But he didn’t quit his day job as a compliance manager for a local power plant—and while he has expanded production twice and needs to again (he’s also looking into a third meadhall)—he has seen a few meaderies close their doors recently.

“I’m hoping a few new small ones will pop up,” Voelker says. “I would love to see some new faces. I’ve always tried to meet and become friends with meaderies all around the country. In some cases I’ve even helped them get up and running. When people see and understand the quality and passion of what we do, I find they’re as open to it as they are to wine.”

man pouring mead into a horn in front of bar
Peter Voelker has been crafting mead for the masses at Helderberg Meadworks since 2010.

Tristan Migliore, General Manager | Whitecliff Vineyard

Tristan Migliore grew up at Whitecliff Vineyard—literally—and he has watched the industry transform, firsthand.

“My parents started it as a hobby, so as a kid, chores included helping during harvest and crush, and bottling and labeling,” Migliore, who now serves as General Manager, explains. Times have changed. The hobby has turned into a full-fledged business with multiple tasting rooms, and dozens of wines that more and more people want to try.

Now the interest is in quirky, or atypical wines.

—Tristan Migliore

“There are so many more people relocating or splitting time between New York City and the Hudson Valley,” he notes. “The volume of traffic has gone up, and the type of customer has changed.”

“Now the interest is in quirky, or atypical wines. Whenever we release a limited or special edition, it catches people’s eyes much more than a standard release.”

Scott Ramsey, Executive Director | New York Cider Association

Scott Ramsey, the newly-minted executive director of the New York Cider Association, is making it his mission to introduce more people to the artisanal beverage the Hudson Valley grows from the ground up.

Ramsey hails from corporate media, and worked for a range of Fortune 100 firms—a far cry from the dusty back roads of apple country. He explains that he is bringing his unique boardroom C-suite of skills to the farm in a bid to help cidermakers “build and grow a strong business in New York. A lot of that entails facilitating connections between our producers and members of the industry engaged in selling cider—restaurants, chefs, servers, bartenders, and retailers.”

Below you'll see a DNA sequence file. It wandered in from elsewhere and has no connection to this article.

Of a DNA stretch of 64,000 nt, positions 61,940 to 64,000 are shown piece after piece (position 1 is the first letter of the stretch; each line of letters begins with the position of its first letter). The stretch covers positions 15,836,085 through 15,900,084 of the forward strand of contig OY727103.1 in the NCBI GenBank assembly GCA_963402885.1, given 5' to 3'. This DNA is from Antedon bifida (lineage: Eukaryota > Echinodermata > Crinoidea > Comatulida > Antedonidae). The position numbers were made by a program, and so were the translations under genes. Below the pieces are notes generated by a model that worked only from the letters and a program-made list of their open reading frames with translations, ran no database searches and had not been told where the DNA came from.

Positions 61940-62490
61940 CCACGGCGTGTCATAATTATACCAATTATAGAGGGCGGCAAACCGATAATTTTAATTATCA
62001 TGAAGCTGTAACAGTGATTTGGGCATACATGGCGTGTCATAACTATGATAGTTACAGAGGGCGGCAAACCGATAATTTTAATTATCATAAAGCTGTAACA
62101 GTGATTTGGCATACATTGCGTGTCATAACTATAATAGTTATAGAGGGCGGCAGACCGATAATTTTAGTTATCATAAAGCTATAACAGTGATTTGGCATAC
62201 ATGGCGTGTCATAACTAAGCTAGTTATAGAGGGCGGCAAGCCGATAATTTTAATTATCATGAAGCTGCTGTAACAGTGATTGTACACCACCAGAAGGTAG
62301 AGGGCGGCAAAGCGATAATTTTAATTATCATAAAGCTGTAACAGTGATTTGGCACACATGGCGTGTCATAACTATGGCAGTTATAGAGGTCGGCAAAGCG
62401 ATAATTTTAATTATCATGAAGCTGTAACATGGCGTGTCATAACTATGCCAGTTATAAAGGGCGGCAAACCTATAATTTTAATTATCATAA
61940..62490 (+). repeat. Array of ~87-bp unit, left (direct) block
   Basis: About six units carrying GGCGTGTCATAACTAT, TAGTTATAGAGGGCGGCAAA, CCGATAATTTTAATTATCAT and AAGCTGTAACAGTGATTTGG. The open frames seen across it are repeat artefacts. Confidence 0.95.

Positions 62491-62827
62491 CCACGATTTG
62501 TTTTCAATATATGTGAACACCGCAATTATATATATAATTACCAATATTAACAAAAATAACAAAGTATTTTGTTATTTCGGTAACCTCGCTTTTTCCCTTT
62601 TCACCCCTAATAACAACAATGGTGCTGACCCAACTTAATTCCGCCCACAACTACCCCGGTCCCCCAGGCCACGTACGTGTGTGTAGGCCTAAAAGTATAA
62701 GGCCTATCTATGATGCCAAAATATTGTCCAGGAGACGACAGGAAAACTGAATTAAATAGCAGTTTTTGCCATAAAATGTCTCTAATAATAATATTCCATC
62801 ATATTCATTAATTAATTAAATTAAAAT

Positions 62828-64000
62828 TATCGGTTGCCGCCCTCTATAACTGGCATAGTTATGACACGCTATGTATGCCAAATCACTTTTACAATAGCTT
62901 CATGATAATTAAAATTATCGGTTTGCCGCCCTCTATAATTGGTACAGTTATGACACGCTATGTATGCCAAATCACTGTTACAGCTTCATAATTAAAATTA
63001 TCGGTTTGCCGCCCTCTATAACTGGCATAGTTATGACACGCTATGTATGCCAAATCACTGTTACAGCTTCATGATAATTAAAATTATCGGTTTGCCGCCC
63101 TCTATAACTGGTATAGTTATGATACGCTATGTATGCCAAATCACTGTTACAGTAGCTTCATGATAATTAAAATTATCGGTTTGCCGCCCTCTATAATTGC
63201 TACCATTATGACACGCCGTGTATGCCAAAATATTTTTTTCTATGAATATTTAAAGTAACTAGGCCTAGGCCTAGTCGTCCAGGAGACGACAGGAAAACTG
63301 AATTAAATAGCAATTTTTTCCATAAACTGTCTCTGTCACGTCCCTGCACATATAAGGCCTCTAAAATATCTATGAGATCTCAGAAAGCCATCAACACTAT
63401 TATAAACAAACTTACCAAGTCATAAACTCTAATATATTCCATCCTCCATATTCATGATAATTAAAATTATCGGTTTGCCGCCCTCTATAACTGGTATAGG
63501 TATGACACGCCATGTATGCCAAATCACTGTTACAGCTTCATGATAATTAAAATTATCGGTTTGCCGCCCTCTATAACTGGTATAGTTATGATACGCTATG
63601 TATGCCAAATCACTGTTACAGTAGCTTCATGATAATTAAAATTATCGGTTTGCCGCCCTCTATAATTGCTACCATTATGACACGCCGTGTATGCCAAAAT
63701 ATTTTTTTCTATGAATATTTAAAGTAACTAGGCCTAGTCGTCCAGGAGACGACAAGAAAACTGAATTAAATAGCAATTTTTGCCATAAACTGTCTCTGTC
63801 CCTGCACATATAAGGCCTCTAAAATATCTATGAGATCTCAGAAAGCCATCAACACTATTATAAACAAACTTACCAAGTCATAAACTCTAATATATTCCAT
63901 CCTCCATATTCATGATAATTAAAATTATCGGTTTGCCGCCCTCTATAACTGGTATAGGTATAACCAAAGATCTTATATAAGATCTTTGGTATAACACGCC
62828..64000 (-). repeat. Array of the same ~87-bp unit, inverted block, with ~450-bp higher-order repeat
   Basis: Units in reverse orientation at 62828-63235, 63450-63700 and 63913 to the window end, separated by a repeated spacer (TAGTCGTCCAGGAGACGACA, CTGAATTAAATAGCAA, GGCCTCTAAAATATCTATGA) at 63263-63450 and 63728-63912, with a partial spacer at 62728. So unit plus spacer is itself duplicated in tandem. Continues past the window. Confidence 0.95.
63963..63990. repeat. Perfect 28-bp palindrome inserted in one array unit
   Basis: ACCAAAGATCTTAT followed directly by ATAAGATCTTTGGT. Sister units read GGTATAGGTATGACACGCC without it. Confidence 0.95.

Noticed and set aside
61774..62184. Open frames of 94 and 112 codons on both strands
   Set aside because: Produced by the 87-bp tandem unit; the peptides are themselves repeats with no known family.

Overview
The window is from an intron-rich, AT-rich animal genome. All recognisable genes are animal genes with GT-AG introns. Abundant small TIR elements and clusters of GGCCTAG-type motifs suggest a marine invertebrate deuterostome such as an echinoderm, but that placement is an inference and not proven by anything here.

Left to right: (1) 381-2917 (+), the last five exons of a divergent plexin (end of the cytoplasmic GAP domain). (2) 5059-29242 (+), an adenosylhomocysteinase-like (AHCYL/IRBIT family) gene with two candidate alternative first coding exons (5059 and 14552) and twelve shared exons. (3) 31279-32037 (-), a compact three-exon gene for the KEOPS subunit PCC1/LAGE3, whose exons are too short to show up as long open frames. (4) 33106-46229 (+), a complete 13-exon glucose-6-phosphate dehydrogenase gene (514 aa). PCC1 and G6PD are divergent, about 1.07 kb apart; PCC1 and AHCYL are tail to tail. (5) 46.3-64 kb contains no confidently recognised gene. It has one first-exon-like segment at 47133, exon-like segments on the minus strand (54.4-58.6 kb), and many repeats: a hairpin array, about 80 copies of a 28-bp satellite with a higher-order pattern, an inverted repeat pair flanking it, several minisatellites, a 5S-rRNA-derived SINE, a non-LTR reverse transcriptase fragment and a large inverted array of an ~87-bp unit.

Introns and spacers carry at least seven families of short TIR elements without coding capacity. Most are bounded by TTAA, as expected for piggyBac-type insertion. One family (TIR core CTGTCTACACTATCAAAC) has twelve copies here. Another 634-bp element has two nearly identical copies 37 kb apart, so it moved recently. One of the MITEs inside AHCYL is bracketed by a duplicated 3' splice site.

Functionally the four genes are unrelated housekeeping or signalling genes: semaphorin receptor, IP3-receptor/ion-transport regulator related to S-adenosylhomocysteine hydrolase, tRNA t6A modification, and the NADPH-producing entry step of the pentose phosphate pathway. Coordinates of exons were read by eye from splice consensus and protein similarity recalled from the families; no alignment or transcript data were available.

He is also determined to grow the market of cider lovers through focused consumer and industry educational opportunities.

And as a new resident of the Valley, he’s become an official regional booster. “I’ve become a Certified Tourism Ambassador for Dutchess County, because I love learning more about the region and how deeply significant our history here is,” Ramsey says. “It is important not just to New York State, but the entire country.”

There is no reason why New York Cider and the Hudson Valley and the Finger Lakes shouldn’t be what California wine is to Napa and Sonoma.

—Scott Ramsey

Part of his big-picture vision is putting New York Cider on the map in a new way, which he hopes, in turn, will bring long-overdue recognition to the region. “There is no reason why New York Cider and the Hudson Valley and the Finger Lakes shouldn’t be what California wine is to Napa and Sonoma,” Ramsey points out. “We have the largest concentration of cider tasting rooms in the country both in the Hudson Valley and Finger Lakes regions, we lead the country with the number of licensed cider producers, and the origin story of apples and cider in this country has deep roots in New York.”

Matthew Spaccarelli, Co-founder, Winemaker | Fjord Vineyards; Winemaker | Benmarl Winery

Fjord Vineyards’ co-founder Matthew Spaccarelli knew he loved family, wine, and agriculture when his family bought Benmarl Winery and he “jumped right into the deep end,” but he had no idea just how much.

“In 2010, we made the switch to 100% New York sourced grapes, and I haven’t looked back,” Spaccarelli says. “In 2010, my partner Casey [Erdmann] and I decided to start our own label at Fjord,” where they manage 30 acres, with an annual production of 3,000 cases.

It’s complicated, but simple.

“The longer I am in the business, the more I fall in love with the vineyards,” he says. “My focus has been to not only make quality wines, but get more vines in the ground. We have a lot of potential to grow high-quality wines, and I hope to fill the void I see in locally-grown fruit, while also helping other growers find ways to grow more.”

As of now, Spaccarelli has plans to plant more Cabernet Franc, Chardonnay, and Albariño, with the knowledge that sourcing fruit closer to home simply makes for a better product. “I can confidently say that our estate-grown wines, both for Benmarl and Fjord Vineyards, are the ones that shine in our portfolio,” he says. “They are also the ones that consumers are more drawn to.”

man in front of row of barrels on ground
Matthew Spaccarelli, winemaker at Fjord Vineyards and Benmarl Winery, named 2023 Grower of the Year by the New York Wine & Grape Foundation. Photo: John Kidd

Travis Van Caster, Winemaker | City Winery Hudson Valley

Winemaker Travis Van Caster worked for three years at Left Coast Estate in Oregon’s Willamette Valley, eventually making it up the ladder to assistant winemaker. He then made his way east to Cornell University to study enology, and bopped around France and California before discovering City Winery.